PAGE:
Trapped and frustrated

October 8, 2017

 

Your dog is always learning, whether you intend to be teaching or not.


Practice makes permanent. 

So, what is your dog practicing today?

Lunging, barking nonsense is typically a learned behavior. So, how are dogs learning to move forward and to be adrenalized over a stimulant in the environment? 

What are we practicing with our dogs to develop this skill? 

Does your dog play ball? Is chasing a ball your dog's form of regular exercise? 

Think about this...

If you are teaching your dog to run toward a stimulant, like a ball, then why wouldn't your dog behave in a similar fashion with other dogs, cars, squirrels, skateboarders, or bicyclists [other stimulants in the environment]? 

Your dog is behaving EXACTLY as you've practiced every day in the back yard.
 
However, what happens when your dog is TRAPPED on a leash, inside a car, behind a fence, inside the house...  

MAJOR FRUSTRATION!

What behaviors do you practice together every day?
Are those activities benefitting your agenda? Your goals?
Or are those forward, stimulated, and adrenalized behaviors the exact opposite of what you truly desire...?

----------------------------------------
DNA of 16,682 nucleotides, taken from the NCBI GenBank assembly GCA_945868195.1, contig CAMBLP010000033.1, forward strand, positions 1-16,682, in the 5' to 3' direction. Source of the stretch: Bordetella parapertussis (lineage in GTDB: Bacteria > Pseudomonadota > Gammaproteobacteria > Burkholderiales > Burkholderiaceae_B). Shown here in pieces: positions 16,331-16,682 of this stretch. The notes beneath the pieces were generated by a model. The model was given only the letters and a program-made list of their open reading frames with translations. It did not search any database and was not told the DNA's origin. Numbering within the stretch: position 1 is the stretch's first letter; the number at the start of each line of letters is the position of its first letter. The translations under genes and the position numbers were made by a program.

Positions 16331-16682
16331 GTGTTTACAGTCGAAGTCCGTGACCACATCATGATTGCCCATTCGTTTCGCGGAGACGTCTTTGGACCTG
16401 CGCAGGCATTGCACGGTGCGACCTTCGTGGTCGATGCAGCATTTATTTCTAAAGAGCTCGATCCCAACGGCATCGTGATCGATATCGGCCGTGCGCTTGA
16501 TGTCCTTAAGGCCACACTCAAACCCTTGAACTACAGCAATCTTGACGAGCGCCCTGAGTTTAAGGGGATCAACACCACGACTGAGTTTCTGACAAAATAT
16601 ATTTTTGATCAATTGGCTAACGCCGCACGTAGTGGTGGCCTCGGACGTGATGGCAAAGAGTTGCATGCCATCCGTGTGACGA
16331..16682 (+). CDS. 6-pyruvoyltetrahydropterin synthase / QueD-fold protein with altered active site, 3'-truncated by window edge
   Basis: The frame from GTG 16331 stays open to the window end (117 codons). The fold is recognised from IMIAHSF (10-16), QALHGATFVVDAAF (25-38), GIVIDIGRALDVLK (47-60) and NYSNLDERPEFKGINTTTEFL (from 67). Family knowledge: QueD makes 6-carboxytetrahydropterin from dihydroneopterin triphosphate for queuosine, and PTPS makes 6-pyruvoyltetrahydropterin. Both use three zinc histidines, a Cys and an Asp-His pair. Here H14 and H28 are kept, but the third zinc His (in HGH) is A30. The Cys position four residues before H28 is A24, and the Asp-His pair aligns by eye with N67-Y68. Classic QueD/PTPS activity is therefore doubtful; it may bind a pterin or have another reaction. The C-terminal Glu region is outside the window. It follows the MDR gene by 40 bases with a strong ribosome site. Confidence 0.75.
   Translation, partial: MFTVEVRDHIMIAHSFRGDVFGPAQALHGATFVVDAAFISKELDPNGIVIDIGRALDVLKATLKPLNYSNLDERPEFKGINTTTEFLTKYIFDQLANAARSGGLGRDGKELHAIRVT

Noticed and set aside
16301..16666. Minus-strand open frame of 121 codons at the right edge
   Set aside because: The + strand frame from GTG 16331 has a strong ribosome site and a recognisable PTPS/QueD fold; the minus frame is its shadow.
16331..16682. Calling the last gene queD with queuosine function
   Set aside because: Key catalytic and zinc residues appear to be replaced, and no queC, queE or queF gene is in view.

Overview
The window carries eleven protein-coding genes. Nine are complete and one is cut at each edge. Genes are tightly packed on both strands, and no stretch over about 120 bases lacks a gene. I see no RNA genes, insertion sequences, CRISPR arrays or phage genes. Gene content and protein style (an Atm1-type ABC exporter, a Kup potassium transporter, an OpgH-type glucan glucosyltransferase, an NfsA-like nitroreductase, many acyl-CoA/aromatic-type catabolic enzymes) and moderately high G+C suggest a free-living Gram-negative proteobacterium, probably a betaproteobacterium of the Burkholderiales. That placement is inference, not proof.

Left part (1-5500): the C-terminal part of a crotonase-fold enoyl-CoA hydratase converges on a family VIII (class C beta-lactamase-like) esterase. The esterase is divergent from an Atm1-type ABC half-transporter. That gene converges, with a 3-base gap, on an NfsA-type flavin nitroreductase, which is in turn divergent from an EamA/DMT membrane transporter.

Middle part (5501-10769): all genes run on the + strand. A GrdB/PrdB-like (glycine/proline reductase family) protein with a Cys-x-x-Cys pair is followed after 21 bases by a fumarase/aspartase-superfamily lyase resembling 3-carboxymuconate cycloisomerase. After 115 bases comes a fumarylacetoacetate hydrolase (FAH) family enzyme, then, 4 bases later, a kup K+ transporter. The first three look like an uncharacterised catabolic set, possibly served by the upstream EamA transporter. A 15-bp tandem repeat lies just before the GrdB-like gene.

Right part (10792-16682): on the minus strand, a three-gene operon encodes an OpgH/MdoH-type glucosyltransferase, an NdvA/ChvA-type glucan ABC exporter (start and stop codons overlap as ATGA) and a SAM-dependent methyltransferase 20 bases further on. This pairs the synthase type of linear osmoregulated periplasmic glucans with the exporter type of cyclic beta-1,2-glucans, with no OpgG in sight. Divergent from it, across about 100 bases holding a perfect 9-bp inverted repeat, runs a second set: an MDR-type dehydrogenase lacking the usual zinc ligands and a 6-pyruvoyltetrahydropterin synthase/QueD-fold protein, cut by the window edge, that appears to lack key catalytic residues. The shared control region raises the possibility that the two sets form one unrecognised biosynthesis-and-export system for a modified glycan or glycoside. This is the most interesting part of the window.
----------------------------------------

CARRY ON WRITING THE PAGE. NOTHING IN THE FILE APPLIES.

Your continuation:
If your role in your dog's life is to be excited, and to create excitement, then how can you help your dog when your dog is excited? 

 

  • Are you just a part of what represents excitement?

 

Tip:

If your dog cannot differentiate between appropriate behavior when seeing a ball and when seeing a dog (or any other stimulant), quit playing ball, for now. Playing ball (encouraging forward, stimulated, adrenalized behavior) can actually be counterproductive to your goals of having a calm, content, and social dog. This change in routine will not be the answer to all of your difficulties, but it is a piece of the puzzle, and it is one easy change to make, starting today.

If your dog is already calm and cool... go for it... play ball 😊

All for now, 

Kate

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